(On Point 3) She claimed that Walmart and Amazon “experience a wealth transfer from the public,” and Kessler argued that only amounted to “between 20-30 percent of the benefits,” essentially confirming what she had claimed. (On Point 4) Ocasio-Cortez said such companies were “paying people less than a minimum wage,” which was likely a simple misstatement. Kessler responded that they paid more than the minimum wage — but not more than a living wage, which was clearly the intended focus of her remarks.

So even if Kessler were right on every factual point, and Bruenig and AOC were wrong, her argument would still stand. If fewer people earn below less than a living wage than she stated, then arguably the situation is less dire than she described — but it’s not radically different.

So, read in context, everything AOC said was true, even if we accept Kessler’s factual counterclaims! The entire fact-checking ritual was a charade. As I suggested earlier, it was really a boundary-policing episode, meant to keep her “radical” ideas outside the sphere of legitimate debate by portraying her as untrustworthy. Further, it was meant to deter others from similar infractions while trying to break through the barriers excluding them from legitimacy. (See AOC’s related Twitter thread on “gravitas” here.)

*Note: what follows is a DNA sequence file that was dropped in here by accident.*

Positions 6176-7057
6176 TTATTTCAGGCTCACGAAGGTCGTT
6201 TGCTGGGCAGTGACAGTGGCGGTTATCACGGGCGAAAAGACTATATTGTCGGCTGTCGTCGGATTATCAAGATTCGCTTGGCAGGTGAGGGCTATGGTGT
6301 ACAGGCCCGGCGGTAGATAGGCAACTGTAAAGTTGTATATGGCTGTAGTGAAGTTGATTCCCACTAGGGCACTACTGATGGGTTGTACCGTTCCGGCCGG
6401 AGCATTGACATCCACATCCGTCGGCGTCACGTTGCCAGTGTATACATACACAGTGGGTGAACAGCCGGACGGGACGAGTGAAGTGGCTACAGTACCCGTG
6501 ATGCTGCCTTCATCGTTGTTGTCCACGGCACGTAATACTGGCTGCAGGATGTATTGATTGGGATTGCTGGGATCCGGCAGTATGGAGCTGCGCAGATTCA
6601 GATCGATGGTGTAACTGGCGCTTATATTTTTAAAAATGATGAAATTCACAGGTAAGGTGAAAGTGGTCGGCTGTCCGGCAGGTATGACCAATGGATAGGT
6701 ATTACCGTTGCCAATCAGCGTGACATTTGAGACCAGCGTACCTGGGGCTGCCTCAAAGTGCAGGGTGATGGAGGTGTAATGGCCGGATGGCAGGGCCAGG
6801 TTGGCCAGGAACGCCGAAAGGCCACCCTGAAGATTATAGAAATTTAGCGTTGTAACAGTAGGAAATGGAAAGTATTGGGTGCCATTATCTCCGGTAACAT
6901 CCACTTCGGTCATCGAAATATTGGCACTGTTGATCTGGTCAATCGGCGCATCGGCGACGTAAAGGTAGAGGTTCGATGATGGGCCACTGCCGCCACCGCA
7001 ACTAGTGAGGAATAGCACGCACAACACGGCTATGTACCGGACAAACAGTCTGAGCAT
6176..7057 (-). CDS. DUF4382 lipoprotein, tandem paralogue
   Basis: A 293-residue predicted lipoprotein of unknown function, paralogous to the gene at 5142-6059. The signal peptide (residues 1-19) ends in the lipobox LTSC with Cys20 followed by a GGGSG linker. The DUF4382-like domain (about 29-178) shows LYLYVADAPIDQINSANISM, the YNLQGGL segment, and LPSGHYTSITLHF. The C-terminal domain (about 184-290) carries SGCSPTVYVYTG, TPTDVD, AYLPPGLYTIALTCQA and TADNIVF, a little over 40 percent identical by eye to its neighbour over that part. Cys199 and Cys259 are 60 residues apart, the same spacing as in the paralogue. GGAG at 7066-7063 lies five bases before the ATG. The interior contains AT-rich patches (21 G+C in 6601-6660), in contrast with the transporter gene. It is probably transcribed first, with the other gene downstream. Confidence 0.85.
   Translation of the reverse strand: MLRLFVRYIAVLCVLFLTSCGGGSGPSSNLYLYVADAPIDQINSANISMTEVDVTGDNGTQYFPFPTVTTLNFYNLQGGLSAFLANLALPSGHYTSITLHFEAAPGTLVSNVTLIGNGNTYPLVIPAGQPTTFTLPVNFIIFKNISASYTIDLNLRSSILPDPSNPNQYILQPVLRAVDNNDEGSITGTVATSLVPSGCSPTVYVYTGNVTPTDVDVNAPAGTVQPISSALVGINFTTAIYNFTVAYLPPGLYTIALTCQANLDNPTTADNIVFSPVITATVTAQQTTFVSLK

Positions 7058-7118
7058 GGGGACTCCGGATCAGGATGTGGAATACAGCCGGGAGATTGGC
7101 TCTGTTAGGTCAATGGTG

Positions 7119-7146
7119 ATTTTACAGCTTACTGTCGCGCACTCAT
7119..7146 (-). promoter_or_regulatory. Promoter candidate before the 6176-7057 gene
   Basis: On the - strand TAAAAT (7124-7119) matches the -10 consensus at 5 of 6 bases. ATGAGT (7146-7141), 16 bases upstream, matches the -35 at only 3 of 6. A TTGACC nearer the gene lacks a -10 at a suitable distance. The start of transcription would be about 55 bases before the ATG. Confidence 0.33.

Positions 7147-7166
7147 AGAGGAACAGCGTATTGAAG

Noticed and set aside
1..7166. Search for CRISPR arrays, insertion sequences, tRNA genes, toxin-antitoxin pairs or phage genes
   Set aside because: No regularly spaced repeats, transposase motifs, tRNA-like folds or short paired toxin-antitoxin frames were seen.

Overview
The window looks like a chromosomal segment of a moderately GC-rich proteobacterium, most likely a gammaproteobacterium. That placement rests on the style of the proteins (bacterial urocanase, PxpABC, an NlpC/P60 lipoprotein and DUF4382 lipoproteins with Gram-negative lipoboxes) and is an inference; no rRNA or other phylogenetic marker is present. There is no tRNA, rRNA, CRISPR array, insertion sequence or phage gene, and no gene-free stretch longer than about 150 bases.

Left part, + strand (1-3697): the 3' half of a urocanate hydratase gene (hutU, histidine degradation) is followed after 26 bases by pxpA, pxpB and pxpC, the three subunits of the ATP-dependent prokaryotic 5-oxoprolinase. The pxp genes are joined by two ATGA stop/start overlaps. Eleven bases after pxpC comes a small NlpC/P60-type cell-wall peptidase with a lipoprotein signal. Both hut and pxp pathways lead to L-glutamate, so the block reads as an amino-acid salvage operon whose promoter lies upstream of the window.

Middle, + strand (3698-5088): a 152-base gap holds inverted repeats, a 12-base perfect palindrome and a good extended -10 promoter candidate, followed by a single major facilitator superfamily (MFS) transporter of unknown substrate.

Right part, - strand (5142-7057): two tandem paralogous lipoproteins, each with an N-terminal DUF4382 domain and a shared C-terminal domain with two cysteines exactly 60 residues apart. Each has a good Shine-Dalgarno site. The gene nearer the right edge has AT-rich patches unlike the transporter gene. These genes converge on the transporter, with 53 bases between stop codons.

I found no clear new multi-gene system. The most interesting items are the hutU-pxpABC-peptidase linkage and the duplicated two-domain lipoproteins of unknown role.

But the problem is that Kessler’s implied boundaries are not worth policing, or even recognizing. The whole system is in crisis, and the mainstream media’s assessment of what is deviant, what reflects normative consensus and what represents legitimate debate bears little or no relationship to reality. Take two other examples AOC has been associated with — raising top marginal tax rates to 70 percent and a Green New Deal. The first idea drew immediate majority support — 59 percent in a poll for the Hill, including 56 percent of rural voters and 45 percent of Republicans—and scorn from the 1 percent at Davos.